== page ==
The Bigger Picture: Visual Archives and the Smithsonian
You know the old cliché—“A picture is worth a thousand words.” But is it true in every case? A simple portrait from 60 years ago may give some clues to period hairstyle and dress, but none to where the photo was taken or why the person was noteworthy. Sources now available on the internet, such as the Historic newspaper database, Proquest, and even YouTube—give Smithsonian Institution Archives researchers quick access to information that will illuminate and enrich the photos.
The following three photos from the Science Service records held by the Smithsonian Institution Archives illustrate the early history of The Science Service Science Talent Search.
The Science Service Talent Search was a continuation of Westinghouse’s Science Award program for promising high school students. Open to both boys and girls, the Talent Search offered awards in proportion to the numbers of each sex entering the contest. Two top winners—one boy and one girl—each received a $2,400 scholarship from Westinghouse. Above, world heavyweight boxing champion Gene Tunney is pictured chatting up four Science Talent Search competitors. He became active in youth work after his retirement from the ring, but was perhaps best known for his famous fight with Jack Dempsey. YouTube gives us an opportunity to watch highlights of Tunney’s famous “Long Count match” with Jack Dempsey:
Marina Prajmovsky, 1942 winner, was remembered in a 2003 NY Times article:
"Miss Prajmovsky, the first winner, who later married and became Dr. Marina Meyers, died in 1974 after a career as an ophthalmologist. But there is still a record of her elation at the turn her life took.
'In high school there was little room to work and only the crudest equipment, but here with the luxury of a lab of my own and almost anything I want to work with I feel my own limitations,' she wrote from Harvard University, two years after she won. 'There just isn't any excuse for what I do wrong or leave undone. But as discouraging as this is now and then, it's such a wonderful feeling to begin to understand a little bit of something that seemed just about impenetrable only a little while ago.'"
New York Times (1923-Current File) ; Mar. 9, 2003; Proquest Historical Newspapers The New York Times (1851-2006) pg. LII
1944 Science Talent Search winner Anne Hagopian’s cosmopolitan background is noted in her wedding announcement:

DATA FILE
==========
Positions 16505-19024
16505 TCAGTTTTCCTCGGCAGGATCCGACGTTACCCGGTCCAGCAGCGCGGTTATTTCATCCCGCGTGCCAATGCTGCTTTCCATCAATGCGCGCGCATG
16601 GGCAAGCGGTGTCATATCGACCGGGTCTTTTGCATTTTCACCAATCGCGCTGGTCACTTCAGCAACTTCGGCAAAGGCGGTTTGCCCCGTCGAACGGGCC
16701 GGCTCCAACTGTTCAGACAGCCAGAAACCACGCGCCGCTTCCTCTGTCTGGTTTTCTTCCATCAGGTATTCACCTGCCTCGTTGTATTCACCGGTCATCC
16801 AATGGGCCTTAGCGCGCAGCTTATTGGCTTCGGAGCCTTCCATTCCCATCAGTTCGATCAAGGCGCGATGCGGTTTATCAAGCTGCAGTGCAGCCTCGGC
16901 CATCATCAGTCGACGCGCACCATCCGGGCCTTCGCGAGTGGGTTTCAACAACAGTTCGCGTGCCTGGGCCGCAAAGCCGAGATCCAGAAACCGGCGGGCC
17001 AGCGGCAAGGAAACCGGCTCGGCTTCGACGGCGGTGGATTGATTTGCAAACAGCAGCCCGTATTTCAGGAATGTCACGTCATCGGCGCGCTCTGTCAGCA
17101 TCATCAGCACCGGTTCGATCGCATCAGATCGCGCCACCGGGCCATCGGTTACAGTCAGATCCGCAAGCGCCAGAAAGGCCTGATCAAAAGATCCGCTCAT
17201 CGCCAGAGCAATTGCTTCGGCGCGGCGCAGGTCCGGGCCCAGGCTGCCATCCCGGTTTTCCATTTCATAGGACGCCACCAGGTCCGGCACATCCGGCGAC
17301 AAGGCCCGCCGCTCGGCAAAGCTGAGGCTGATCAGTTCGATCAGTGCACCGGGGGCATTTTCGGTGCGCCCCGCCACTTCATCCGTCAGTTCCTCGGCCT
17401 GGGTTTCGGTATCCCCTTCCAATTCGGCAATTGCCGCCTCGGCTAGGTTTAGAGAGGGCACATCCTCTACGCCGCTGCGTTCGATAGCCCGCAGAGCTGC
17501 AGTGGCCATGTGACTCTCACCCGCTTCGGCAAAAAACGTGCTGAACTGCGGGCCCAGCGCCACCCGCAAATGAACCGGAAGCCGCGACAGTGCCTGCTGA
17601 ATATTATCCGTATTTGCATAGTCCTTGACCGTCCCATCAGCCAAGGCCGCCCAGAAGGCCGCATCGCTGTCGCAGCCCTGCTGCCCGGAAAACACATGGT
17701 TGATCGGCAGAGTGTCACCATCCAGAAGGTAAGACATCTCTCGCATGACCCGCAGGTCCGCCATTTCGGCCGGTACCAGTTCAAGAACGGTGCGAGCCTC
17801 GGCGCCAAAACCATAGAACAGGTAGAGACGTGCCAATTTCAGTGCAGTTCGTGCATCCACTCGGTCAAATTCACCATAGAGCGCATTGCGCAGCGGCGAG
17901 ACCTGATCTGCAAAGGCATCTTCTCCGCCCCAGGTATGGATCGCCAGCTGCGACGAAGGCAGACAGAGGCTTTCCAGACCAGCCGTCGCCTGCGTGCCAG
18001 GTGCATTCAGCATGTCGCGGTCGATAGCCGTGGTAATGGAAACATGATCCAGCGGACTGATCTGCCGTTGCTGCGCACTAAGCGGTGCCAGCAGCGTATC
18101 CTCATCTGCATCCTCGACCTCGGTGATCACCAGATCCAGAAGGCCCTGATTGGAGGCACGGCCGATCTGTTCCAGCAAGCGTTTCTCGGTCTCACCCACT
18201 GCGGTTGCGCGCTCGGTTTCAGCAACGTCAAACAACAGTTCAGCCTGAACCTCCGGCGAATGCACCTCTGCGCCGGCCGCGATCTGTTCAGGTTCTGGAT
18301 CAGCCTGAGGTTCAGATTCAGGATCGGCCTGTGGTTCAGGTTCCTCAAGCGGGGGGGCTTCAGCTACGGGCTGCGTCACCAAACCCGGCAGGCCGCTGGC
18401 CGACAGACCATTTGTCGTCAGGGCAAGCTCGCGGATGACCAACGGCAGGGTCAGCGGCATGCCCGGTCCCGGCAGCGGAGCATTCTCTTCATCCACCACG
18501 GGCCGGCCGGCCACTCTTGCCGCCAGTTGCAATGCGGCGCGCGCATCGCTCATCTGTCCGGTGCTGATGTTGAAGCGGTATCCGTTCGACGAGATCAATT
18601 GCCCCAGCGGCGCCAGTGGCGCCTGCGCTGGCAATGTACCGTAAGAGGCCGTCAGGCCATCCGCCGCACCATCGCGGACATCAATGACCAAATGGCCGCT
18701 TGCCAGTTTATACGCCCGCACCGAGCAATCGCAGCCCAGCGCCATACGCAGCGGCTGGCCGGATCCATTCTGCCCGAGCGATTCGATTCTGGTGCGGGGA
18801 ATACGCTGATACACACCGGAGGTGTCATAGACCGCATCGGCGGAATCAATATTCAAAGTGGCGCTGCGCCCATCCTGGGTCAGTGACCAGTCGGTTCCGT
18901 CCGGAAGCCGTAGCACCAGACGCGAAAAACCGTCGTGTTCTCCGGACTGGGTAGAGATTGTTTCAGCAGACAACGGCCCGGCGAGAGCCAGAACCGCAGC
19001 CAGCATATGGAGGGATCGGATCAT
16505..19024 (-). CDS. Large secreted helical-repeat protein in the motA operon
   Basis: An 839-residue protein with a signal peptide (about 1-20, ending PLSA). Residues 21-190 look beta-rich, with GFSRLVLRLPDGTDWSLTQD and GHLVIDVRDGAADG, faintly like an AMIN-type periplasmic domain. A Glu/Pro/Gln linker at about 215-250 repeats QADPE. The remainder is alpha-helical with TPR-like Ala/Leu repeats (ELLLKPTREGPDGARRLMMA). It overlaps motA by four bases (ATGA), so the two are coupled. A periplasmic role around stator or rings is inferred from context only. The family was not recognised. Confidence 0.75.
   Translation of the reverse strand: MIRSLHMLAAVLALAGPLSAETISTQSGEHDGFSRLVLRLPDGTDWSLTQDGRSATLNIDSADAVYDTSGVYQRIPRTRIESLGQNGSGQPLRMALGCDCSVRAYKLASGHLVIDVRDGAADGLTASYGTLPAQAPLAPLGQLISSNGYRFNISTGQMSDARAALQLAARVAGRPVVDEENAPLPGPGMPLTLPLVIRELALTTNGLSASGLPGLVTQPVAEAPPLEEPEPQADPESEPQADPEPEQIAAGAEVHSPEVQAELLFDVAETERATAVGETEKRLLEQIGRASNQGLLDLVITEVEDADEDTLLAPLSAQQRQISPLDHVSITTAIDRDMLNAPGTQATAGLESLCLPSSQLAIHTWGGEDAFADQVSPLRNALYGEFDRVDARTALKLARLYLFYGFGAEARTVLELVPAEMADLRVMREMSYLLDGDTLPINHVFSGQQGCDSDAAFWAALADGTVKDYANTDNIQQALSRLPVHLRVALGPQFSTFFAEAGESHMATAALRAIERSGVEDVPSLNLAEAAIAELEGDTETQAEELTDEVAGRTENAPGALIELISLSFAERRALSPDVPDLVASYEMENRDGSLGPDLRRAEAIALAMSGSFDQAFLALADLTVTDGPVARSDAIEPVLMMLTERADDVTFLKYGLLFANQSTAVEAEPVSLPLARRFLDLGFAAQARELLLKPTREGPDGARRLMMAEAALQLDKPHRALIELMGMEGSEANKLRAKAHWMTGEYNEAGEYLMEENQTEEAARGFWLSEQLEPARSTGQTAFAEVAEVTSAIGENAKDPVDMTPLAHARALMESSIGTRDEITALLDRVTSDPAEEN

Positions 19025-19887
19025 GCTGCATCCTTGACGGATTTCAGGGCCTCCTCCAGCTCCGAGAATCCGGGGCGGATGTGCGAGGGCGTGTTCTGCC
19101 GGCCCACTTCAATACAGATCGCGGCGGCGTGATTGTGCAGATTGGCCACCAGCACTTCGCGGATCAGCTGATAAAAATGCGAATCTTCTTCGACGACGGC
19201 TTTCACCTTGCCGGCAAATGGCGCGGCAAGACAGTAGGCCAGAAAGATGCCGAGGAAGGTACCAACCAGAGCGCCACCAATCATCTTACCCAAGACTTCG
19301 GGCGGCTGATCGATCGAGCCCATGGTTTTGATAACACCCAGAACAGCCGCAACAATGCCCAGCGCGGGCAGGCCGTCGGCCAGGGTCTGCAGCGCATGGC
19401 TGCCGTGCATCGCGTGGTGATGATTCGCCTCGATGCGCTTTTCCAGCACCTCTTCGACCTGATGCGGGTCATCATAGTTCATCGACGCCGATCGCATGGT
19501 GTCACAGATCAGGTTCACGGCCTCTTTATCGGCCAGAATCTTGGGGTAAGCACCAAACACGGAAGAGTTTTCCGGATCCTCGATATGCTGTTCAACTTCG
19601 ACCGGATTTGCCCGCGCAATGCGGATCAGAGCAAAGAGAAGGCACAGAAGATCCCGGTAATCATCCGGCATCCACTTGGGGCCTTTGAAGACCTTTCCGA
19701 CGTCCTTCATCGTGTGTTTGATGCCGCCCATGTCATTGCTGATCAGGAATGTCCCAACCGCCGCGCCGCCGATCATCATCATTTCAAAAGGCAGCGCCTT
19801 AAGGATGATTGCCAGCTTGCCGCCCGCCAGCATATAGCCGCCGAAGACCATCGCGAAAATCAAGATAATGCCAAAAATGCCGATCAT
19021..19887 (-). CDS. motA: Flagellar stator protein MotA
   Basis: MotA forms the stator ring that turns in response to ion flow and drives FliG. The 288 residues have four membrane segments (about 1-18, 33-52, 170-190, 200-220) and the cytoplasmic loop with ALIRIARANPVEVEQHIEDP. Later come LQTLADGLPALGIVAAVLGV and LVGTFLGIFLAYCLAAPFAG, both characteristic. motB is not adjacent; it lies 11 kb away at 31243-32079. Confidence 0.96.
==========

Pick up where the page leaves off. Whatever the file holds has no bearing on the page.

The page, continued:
“Troth Announced of Anne Hagopian"
“Miss Hagopian was graduated from the Brearly School here and is attending Radcliffe College. A granddaughter of the Late Hovhannes Hagopian Bey of the Ministry of the Interior of Eggypt, and of M. and Mme. Gaston Perrot-Revilliod of Geneva, she is a grandniece of the late Gustav Ador, former president of Switzerland…”
New York Times: Nov. 24, 1946 (1923-Current file); Proquest Historical Newspapers The New York Times (1851-2006) pg. 73
The Science Talent Search, now sponsored by Intel, is still held by the SS’s successor, the Society for Science and the Public. Here’s a link to the current winners.
When the names of certain cities are mentioned, photographic images of them pop into your head almost immediately. Washington = buildings on or near the mall. New York = skyscrapers of one sort or another. Paris = the Eiffel Tower. Tokyo = the Ginza shopping and entertainment district. With that thought in mind—and considering the multiple roles photography plays in shaping, documenting and marketing cities—we thought it would be interesting to explore how photographic images become symbolic and defining ones for metropolitan centers.
Miami sounded like a good city to focus on because it conjures up so many vivid and photographic images. Picture postcards of oranges, beaches, palm trees, coconuts, and crocodiles. Promotional images of mid-century hotels, swimming pools, and pastel-colored Art Deco buildings in the South Beach district. Television shows like Miami Vice, which ran 1984–1989 and, as People Magazine described it, "was the first show to look really new and different since color TV was invented."
The city photographs well. The light is bright and crisp; the weather’s great most of the time, which makes photographers’ jobs a lot easier to do. Every time I’ve been in Miami, I’ve walked by fashion shoots in progress. One afternoon, eating lunch at an outdoor café on Ocean Drive, I decided to keep count of the models, out on calls for their agencies and clutching their portfolios under their arms, who roller-skated by. There were lots of them.
Miami, of course, has its serious side. It’s a huge metropolitan area, a center of global trade, and has the largest concentration of international banks in the country. Historically, as the city has grown, and as real estate developers and architects have shaped and reshaped the city, photography has played a central role in the process. Which explains what led me to Allan Schulman, an architect, urban designer, and writer from Miami, whose work focuses on tropical architecture, housing, and regional design history. His story for click!, based on elegant black-and-white photographs made by Samuel Gottscho raises some provocative ideas about how photography shapes our experience of, and in cities. To read Allan’s story, click here.
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